We face public scandal in the Church, and public scandal demands a public hearing, but in the Church . Yet where has there been a forum in the Church adequate to the scandal we face? (Is it any wonder people hurl their pain and their rage, often anonymously, into cyberspace?) There is a desperate need for all those in positions of responsibility and power to hear -- really to hear -- the grief and anger of the faithful; to acknowledge it without excuse, explanation, interruption, clarification, justification, or even apology; but simply to hear it, and hear it well. Likewise, there is a desperate need for all those in positions of responsibility and power to be heard themselves, so that their pain and grief and anger can be heard by all the faithful, again without excuse, explanation or anything else beyond a respectful and sincere hearing. Such a forum, such a hearing, raises the possibility for something rare and beautiful: a dialogue in which heart can speak to heart, where forgiveness and reconciliation can begin, and where love can blossom.
If we dare to take St Paul at his word, that Christ's strength is made perfect in weakness (2 Cor 12.9), then not only does the scandal represent one of our Church's darkest hours, but it can be, for that very reason, one of our finest. And frankly, I'm afraid we're squandering it.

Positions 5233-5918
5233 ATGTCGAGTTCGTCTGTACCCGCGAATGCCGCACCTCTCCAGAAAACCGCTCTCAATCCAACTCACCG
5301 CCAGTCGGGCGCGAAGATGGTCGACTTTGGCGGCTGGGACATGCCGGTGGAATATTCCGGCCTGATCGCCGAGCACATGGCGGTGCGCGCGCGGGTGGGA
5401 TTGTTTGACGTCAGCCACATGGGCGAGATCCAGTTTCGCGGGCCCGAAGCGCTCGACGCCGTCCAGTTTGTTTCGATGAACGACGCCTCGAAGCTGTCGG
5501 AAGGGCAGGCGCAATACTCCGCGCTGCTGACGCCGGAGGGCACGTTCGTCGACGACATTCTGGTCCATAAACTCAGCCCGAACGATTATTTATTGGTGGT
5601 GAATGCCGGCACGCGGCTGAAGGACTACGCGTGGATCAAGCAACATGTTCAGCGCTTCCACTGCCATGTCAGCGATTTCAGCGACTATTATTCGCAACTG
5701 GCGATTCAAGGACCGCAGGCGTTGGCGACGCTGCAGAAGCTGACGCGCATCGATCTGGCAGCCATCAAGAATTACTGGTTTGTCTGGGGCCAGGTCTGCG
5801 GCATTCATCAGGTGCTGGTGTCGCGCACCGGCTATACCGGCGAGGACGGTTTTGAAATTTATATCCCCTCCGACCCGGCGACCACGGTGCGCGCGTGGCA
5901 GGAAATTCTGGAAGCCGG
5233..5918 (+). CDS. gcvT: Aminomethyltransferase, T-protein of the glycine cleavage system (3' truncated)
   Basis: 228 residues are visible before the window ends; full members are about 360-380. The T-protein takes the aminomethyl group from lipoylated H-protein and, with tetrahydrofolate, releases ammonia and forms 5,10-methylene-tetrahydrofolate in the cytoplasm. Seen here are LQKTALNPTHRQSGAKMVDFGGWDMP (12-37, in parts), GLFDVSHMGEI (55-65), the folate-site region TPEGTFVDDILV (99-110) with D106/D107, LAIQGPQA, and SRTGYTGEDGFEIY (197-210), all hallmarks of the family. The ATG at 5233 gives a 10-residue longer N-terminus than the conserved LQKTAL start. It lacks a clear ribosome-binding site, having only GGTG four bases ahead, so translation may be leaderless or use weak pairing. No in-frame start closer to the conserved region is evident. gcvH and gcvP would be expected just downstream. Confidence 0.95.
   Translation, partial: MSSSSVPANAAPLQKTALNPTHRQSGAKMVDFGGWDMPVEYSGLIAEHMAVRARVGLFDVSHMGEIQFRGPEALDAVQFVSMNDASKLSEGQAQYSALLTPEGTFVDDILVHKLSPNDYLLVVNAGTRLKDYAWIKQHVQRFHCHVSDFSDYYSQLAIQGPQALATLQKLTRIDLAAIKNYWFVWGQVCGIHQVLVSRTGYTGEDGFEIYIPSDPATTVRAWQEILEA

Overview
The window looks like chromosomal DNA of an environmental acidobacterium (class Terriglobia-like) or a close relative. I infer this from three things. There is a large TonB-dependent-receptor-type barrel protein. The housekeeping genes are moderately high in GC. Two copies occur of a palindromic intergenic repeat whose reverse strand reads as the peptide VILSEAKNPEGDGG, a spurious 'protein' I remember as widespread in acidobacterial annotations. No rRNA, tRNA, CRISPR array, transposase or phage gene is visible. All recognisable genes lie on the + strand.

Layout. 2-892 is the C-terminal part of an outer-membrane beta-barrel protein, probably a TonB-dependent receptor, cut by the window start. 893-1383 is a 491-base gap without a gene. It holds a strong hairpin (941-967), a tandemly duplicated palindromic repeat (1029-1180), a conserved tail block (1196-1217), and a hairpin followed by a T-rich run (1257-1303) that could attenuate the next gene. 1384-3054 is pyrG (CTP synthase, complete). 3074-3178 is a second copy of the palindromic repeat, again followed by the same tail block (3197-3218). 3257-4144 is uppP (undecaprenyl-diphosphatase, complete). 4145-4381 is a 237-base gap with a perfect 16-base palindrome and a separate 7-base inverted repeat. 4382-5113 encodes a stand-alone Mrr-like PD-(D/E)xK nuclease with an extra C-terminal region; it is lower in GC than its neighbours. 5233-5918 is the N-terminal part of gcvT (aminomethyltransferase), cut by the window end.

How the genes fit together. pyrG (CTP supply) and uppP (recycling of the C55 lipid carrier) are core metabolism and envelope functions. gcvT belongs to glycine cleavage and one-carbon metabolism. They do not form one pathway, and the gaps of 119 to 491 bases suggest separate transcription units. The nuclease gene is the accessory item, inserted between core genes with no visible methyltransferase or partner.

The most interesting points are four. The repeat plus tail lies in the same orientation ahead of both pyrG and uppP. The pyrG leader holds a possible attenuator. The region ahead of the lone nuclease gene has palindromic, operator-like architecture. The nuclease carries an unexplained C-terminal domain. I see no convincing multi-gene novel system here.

Those who are elders in the Church -- by which I do not mean some impossible ideal or romantic illusion of Holy Elder, but simply good enough spiritual fathers and mothers , of which we have many -- need to make themselves available to tend the wounds of the people, to provide a safe and secure place for others to unburden their hearts, and where people's pain can be honored and held. Priests need to do this for their flocks, ... and for each other. Bishops need to do this for their Priests, ... and for each other. And would that we had the opportunity for the whole OCA to come together and do the same for the good of us all!
This is spiritual work, and spiritual work does not admit of Us and Them. Ours is the Spirit of unity, and in Christ there is only Us. It is only in this Spirit that controversy can be handled in a way that does not injure its participants. For example, if it comes out that persons in authority have indeed mishandled power and betrayed trust, they need to be removed from authority for their own good and for the welfare of the Church. But it is done out of love and concern for the well-being of one of our own, not as Us punishing one of Them. You see the difference.
That is how I would rather see this controversy framed.
How to begin to reframe the controversy? The end of a poem by Rilke suggests a way. He is talking about the angel who wrestled with Jacob, and he says,
Whoever was beaten by this Angel
(who often simply declined to fight)
went away proud and strengthened
and great from that harsh hand,
that kneaded him as if to change his shape.
Winning does not tempt that man.
This is how he grows: by being defeated, decisively,
by constantly greater things.
Blessed ones, we need to be defeated by God, for whoever is defeated by God no longer needs to defeat his brother.
Fr. Michael Butler